To enter the shelter one has to gain entry through large blast doors and pass a contamination checkpoint. The underground bunker has its own air supply and filtration system and enough food and water to stay completely sheltered for 5 days.
The main room is still full of steel bunks with plywood covered with vinyl for a mattress, where workers slept between shifts during the disaster. Branching off of the main room are adjoining rooms sectioned off for bathrooms, first-aid, communications, and the operational command center.
The command center is a long rectangular room where the plant director and other top-level officials directed response efforts after the reactor exploded. The radiation levels in the command room were just as low as in the basement of any house, between 8-9 uR/hr.
In the middle of the room is a large table with a direct line and internet connection for the officials. At one end of the room is the table for the plant director. On the walls are aerial photographs of the facility and the sarcophagus.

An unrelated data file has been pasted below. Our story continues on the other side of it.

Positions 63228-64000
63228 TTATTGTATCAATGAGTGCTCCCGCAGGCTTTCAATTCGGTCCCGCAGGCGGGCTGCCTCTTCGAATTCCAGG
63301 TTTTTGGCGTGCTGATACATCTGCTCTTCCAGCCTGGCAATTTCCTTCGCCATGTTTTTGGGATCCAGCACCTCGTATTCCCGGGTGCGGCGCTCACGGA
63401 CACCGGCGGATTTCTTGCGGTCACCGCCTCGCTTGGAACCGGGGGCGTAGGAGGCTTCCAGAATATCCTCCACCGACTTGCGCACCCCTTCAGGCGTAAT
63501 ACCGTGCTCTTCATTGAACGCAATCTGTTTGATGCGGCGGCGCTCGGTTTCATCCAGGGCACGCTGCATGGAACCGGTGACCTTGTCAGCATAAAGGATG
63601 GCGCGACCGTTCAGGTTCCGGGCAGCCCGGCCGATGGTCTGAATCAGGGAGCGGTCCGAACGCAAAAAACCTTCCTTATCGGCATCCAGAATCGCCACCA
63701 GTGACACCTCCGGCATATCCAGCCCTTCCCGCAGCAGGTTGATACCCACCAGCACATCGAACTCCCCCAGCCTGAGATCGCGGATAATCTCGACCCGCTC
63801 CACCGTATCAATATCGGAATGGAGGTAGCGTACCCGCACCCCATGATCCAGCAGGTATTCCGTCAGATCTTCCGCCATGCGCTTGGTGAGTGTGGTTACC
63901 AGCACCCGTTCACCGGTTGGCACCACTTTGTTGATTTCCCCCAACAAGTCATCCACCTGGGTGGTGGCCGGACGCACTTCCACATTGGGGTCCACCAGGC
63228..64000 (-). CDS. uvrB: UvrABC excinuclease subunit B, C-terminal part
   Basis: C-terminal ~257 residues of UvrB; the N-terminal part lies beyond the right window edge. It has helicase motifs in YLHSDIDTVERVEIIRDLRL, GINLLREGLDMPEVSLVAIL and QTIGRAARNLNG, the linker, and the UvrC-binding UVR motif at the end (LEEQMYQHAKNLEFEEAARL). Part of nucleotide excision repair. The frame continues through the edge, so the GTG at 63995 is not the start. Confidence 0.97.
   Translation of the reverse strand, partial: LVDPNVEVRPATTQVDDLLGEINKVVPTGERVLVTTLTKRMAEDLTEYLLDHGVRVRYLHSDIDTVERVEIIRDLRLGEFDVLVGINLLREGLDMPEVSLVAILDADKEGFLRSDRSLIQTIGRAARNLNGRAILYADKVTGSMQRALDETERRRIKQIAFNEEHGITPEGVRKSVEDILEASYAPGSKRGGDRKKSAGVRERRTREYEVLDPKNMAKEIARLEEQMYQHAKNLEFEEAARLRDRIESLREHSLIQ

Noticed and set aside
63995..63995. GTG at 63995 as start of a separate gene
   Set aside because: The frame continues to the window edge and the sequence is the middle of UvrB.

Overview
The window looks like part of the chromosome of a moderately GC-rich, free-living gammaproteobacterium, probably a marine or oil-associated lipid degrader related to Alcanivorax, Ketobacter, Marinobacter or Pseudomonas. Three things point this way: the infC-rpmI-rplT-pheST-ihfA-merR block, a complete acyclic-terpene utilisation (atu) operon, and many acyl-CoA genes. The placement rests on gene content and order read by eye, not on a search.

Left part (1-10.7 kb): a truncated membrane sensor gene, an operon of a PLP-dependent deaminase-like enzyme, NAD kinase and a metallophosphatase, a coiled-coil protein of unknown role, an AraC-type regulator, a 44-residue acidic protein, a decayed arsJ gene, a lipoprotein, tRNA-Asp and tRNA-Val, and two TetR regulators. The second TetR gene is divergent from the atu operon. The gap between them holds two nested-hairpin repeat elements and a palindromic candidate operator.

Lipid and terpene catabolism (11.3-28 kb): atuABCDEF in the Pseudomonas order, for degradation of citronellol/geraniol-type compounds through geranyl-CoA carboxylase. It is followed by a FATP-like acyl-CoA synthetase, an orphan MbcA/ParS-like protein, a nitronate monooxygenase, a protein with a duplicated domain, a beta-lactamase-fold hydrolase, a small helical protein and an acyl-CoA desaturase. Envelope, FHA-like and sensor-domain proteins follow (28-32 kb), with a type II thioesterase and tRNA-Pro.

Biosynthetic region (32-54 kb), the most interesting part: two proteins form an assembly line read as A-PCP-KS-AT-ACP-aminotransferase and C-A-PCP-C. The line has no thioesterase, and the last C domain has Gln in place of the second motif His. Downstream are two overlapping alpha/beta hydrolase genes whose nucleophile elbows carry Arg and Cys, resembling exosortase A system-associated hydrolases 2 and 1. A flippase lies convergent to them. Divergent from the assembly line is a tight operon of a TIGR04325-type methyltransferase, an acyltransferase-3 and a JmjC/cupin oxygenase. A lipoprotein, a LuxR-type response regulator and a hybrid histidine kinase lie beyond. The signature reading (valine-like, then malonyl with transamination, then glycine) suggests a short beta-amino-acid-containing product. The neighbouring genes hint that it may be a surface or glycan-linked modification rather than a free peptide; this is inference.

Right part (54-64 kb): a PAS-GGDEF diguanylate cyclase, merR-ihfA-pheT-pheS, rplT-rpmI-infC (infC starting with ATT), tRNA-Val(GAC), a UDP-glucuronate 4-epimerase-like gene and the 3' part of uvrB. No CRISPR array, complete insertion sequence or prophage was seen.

The radiation levels in the bunker were between 9-16 uR/hr. After we climbed the stairs back to the ground floor and exited the shelter we found a small spot of contamination coming from under the tiles beneath our feet that was measured to be 67 uR/hr.
We walked through the Administration Building to a small room where we donned flowing white laboratory jackets and cloth caps and prepared to enter the 650-yard long deaerator corridor (+10m elevation) which connects all four operating reactors. All of the windows down the entire deaerator corridor were blown out by the explosions. The long hallway is now called the “Gold Corridor” because of the wood paneling and gold-colored metal covering the walls walls.
The Gold Corridor starts at the ABK-1 building and ends at the Unit 4 control room. As we stepped into the corridor my detector started rising from 17 uR/hr to 84 uR/hr until it settled around 53 uR/hr. The hallway runs past the control room for Unit 1, 2, and 3, dosimetry rooms, switchyard control rooms, fire control rooms, and connecting hallways to each of the reactor buildings.